Vox Humana (Latin for “human voice”) is driven by a sense of political urgency to probe the ethics of agency in a world that actively resists the participation of some voices over others.
In and through literary experiments with word and sound, utterance and song, Vox Humana considers the different ways a body can assert, recount, proclaim, thus underscoring the urgency of doing so against the de-voicing effects of racism and institutional violence.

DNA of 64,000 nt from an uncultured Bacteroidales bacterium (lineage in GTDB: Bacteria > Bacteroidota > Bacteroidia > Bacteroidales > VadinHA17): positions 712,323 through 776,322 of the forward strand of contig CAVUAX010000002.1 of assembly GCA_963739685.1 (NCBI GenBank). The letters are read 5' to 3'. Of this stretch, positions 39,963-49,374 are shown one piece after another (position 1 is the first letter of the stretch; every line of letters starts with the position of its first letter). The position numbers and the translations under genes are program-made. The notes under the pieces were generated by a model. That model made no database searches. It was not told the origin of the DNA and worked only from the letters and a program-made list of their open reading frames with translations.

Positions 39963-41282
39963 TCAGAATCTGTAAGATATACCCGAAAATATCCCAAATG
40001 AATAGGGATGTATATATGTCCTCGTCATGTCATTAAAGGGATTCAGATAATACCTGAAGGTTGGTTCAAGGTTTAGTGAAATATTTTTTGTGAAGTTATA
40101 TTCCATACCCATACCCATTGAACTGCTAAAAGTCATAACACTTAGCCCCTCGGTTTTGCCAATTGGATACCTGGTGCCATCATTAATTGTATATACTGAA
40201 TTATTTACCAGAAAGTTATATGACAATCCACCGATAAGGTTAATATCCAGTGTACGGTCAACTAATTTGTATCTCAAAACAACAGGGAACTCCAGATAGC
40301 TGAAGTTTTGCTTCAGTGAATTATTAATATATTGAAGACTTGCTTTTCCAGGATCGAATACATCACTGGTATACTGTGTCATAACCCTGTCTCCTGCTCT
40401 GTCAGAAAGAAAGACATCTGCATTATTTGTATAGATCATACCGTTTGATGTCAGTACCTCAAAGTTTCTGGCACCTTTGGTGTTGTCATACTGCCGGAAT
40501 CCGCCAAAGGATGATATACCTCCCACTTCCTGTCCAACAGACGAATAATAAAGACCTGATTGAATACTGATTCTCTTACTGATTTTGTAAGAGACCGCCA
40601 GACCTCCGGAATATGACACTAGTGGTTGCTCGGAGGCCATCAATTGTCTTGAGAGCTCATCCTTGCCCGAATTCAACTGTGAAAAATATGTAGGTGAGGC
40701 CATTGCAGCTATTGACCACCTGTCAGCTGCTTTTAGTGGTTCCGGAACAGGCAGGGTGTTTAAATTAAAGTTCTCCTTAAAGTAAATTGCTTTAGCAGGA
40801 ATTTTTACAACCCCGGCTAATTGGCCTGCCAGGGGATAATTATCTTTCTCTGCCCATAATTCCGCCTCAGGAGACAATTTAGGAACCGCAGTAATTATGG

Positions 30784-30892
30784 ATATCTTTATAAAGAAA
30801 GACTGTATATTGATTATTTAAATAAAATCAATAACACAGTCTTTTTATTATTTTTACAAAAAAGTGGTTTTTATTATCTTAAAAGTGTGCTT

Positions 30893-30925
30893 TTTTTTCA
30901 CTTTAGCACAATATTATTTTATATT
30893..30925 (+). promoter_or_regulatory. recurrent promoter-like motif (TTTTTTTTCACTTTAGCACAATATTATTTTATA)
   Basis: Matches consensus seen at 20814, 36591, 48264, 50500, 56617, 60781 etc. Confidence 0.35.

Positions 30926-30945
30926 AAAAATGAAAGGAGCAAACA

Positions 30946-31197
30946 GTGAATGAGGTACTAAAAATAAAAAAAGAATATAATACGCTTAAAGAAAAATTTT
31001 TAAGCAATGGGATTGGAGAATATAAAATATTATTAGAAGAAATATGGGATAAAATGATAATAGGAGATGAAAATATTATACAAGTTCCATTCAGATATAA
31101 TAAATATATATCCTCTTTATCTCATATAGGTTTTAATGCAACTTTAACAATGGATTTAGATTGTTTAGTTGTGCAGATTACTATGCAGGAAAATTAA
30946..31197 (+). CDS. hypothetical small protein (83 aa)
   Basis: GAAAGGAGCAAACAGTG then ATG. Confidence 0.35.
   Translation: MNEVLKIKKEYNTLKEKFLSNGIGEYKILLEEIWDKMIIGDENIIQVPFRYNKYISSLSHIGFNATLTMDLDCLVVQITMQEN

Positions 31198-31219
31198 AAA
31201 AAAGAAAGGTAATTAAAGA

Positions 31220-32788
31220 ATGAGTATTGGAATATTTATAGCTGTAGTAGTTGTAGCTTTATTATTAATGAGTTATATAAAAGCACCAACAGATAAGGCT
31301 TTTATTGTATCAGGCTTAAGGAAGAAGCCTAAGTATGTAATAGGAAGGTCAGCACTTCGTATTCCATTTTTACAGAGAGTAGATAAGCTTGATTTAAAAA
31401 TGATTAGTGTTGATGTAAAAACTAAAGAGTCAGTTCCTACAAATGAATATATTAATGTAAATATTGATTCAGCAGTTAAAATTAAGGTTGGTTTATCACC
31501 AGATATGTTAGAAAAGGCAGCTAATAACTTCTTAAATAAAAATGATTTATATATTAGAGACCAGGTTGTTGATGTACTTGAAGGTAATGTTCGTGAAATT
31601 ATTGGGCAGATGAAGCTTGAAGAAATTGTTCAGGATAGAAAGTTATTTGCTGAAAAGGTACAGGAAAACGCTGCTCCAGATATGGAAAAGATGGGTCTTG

As the title also represents an organ reed that sounds like the human voice, so DeRango-Adem shares her reclaiming of the instrument traditionally accessed by the white establishment.
These poems are born from the polyphonic phenomenon of the author’s multilingual upbringing. They are autobiographical and alchemical, singular and plural, but, above all, a celebration of the (breath) work required for transformation of society and self.